Evaluation of Salivary Melatonin in Patients with Oral Lichen Planus Referring to Dentistry Faculty of Jundishapur Ahvaz University at 2011-2012

Document Type : Original Article


1 Department of Oral and Dental Diseases, Faculty of Dentistry, Shiraz University of Medical Sciences, Shiraz, Iran.

2 Postgraduate Student of Pediatric Dentistry

3 Department of Physiology, Faculty of Medicine, Ahvaz Jundishapur University of Medical Sciences, Ahvaz, Iran.

4 Department of Orthodontics, Faculty of Dentistry, Ahvaz Jundishapur University of Medical Science, Ahvaz, Iran.

5 Department of Oral and Maxillofacial Radiology, Faculty of Dentistry, Ahvaz Jundishapur University of Medical Science, Ahvaz, Iran.


Background and Objective: Oral Lichen Planus (OLP) is a chronic and precancerous disease. The imbalances between   the levels of free radical and antioxidants may play an important role in the onset and development of several inflammatory oral pathologies such as Lichen Planus. Melatonin as an antioxidant can play a role in scavenging free radicals and prevent OLP conversion to cancer. The aim of this study was to evaluate melatonin level in patients with OLP.
Subjects and Methods: In this analytical studytwenty two patients diagnosed with OLP, were recruited as patients group, and twenty age- and sex-matched healthy volunteers were recruited as control group. Melatonin levels in whole unstimulate saliva (WUS) was determined by ELISA test. Statistically analyzed was carried out with LSD and Duncan test.
Result: The mean saliva melatonin levels in patients with OLP was lower than those of healthy control group, but it was not statistically significant (P=0.3). The mean saliva melatonin levels in patients with reticular type of OLP compared with control group was significantly decreased (P<0.05) but in  erythematose/ulcerative type was not statistically significant (P>0.05).
Conclusion: The findings of this study demonstrated that the level of melatonin was decreased in patients with Licben planus, and supports the notion that more attention to treatment of this much neglected disease need to be made. These findings also suggest that the low level of this antioxidant may lead to more destructive injury and put the patients at risk of development of oral cancer..  


AghaHosseini F, MirzaiiDizgah I, Mikaili S, Abdollahi M. Increased salivary lipid peroxidation in human subjects with oral lichen planus. Int J Dent Hyg 2009 Nov; 7(4): 246-50.
2-Sezer E, Ozugurlu F, Ozyurt H, Sahin S,  Etikan I. Lipid peroxidation and antioxidant status in lichen planus. Clin Exp Dermatol 2007Jul; 32(4): 430-4.
3-Greenberg MS, Glick M, Ship JA. Burket oral medicine diagnosis and treatment. 11th ed. Hamilton: BC Decker; 2008. P. 104-10.
4-Scully C, Carrozzo M. Oral mucosal disease: Lichen planus. Br J Oral Maxillofac Surg 2008Jan; 46(1):15-21.
5- Eisen D, Carrozzo M, Bagan Sebastian J-V, Thongprasom K. Oral lichen planus: clinical features and management. Oral Diseases 2005Nov; 11(6): 338-49.
6-Neville BE, Damm DD, Allen CM, Bouqot JE. Oral maxillofacial pathology. 3rd ed. Phiadelphia: WB Saunders; 2009. P. 782-5.
7-Regezi JA, Sciubba JJ, Jordan RCK. Oral pathology: clinical pathologic correlation. 5th ed. Philadelphia: WB sanders, 2008. P. 90-1.
8-Vitorino R, Lobo MJ, Ferrer-Correira AJ, Dubin JR, Tomer KB, Domingues PM, "et al". Identification of human whole saliva protein components using proteomics. Proteomics 2004Apr; 4(4): 1109 -15.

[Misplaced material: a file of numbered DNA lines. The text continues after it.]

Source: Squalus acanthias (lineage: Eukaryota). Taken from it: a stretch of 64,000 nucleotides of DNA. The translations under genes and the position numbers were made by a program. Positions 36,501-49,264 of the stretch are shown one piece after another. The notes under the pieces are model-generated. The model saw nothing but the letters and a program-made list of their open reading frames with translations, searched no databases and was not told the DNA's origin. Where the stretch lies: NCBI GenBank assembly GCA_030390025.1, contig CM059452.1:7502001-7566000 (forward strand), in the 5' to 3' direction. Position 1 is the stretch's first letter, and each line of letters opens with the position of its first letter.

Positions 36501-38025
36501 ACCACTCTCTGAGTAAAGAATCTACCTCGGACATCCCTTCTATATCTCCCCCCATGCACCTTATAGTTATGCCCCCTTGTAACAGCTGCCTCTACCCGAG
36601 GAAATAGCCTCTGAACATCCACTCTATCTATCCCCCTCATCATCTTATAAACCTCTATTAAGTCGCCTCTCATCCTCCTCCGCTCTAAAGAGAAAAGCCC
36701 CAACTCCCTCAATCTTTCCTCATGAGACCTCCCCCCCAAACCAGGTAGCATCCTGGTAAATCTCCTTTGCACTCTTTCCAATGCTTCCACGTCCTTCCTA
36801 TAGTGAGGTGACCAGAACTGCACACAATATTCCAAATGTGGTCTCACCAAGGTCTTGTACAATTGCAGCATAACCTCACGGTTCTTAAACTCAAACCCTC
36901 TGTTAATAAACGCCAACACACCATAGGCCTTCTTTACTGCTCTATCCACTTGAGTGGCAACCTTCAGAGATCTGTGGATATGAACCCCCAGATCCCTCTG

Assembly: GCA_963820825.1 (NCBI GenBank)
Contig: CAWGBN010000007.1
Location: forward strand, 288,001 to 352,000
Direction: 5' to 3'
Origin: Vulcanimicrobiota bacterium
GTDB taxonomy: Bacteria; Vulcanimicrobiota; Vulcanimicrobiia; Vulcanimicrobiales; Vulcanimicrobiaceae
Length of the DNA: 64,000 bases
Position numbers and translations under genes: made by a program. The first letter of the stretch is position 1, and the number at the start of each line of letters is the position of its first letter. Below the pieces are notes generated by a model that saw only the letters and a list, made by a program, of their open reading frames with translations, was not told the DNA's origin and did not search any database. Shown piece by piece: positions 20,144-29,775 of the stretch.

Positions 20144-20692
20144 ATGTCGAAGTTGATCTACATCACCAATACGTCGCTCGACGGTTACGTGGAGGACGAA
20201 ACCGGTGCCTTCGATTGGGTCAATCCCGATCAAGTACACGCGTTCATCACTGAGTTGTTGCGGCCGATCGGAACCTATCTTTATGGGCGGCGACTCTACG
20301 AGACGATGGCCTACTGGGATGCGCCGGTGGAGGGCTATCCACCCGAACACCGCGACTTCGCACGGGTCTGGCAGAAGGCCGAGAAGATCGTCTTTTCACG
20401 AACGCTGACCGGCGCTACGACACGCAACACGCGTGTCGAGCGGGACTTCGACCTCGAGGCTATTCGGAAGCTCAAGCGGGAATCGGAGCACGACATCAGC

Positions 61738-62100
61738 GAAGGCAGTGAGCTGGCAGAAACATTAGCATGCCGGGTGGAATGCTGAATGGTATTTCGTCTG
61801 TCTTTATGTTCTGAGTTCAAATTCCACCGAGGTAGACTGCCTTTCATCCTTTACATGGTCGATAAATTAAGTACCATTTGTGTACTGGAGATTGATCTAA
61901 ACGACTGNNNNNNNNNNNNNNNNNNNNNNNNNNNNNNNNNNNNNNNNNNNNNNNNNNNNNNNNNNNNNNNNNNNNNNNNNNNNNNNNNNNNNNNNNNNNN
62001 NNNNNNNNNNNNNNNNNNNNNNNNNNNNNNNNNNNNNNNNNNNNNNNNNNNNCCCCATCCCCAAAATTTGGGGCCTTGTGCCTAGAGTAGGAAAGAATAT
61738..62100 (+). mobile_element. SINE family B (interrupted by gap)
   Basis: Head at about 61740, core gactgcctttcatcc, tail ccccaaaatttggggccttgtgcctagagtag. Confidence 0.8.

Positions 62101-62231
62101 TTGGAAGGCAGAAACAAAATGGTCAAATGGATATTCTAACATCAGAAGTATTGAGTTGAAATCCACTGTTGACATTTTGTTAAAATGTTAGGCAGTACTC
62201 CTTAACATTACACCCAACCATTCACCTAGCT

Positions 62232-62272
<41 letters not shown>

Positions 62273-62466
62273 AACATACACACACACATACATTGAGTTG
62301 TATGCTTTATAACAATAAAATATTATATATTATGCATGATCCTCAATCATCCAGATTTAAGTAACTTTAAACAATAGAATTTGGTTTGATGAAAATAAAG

9-Dawes C. Salivary flow patterns and the health of hard and soft oral tissues. J Am Dent Assoc 2008 May; 139 (Suppl1): 18s -24.
10-Pedersen AM, Bardow A, Beier Jensen S, Nauntofte B. Saliva and gastrointestinal functions of taste, mastication, swallowing and digestion. Oral Diseases 2002 May; 8(3): 117-29.
11-Mese H,  Mastuo R. Salivary secretion, taste and hyposalivation. J Oral Rehabil 2007; 34(10): 711–23.
12-De Almedia PVD, Gregio AMT, Machado MAN, De Lima AAS, Azevedo LR. Saliva composition and functions. J Contemp Dent Pract 2008 Mar; (9)3: 72-80.
13- Llena-Puy C. The rôle of saliva in maintaining oral health and as an aid to diagnosis. Med Oral Patol Oral Cir Bucal 2006 Aug; 11(5): 449-55.
14-Pfaffe T, Cooper-White J,  Beyerlein P, Kostner K. Diagnostic Potential of Saliva: Current State and Future Applications. Clin Chem 2011May; 57(5): 675-87.
15-Bowman J, Miller C, Campbell C, Bailey A, Floriano PN, Christodoulides N, "et al". Translational research: next generation salivary biomarker cardiovascular devices at point of care. 87th ed. Miami, Florida: International Association of Dental Research/American Association of Dental Research/Canadian Association of Dental Research; 2009. P. 25-50.
16-Hofman F. Human Saliva as a Diagnostic Specimen.  J Nutr 2001May; 131(5): 1621-5.
17-Jung B, Ahmad N. Melatonin in Cancer Management.Cancer Res 2006Oct; 66(20): 9789-93.
18-Czesnikiewicz-Guzik M, Konturek SJ, Loster B, Wisniewska G, Majewski S. Melatonin and its role in oxidative stress related diseases of oral cavity. J Physiol Pharmacol 2007Aug; 58(Supl3): 5-19.
19-Barikbin B, Yousefi M, Rahimi H, Hedayati M, Razavi SM, Lotfi S. Antioxidant status in patients with lichen planus. Clin Exp Dermatol 2011Dec; 36(8): 851-4.
20-Cutando A, Galindo P, Gómez-Moreno G, Arana C, Bolaños J, Acuña-Castroviejo D, "et al". Relationship between salivary  melatonin and severity of periodontal disease. J periodontal 2006 Sep; 77(9): 1533-7.
21-Battino M, Bullon P, Wilson M, Newman H. Oxidative injury and inflammatory periodontal diseases: the challenge of antioxidants tofree radicals and reactive oxygen species. Crit Rev Oral Biol Med1999; 10(4): 458-476.
22-Upadhyay RB, Carnelio S, Shenoy RP, Gyawali P, Mukherjee M. Oxidative stress and antioxidant defense in oral lichen planus and oral lichenoid reaction. Scand J Clin Lab Invest 2010 Jul; 70(4): 225-8.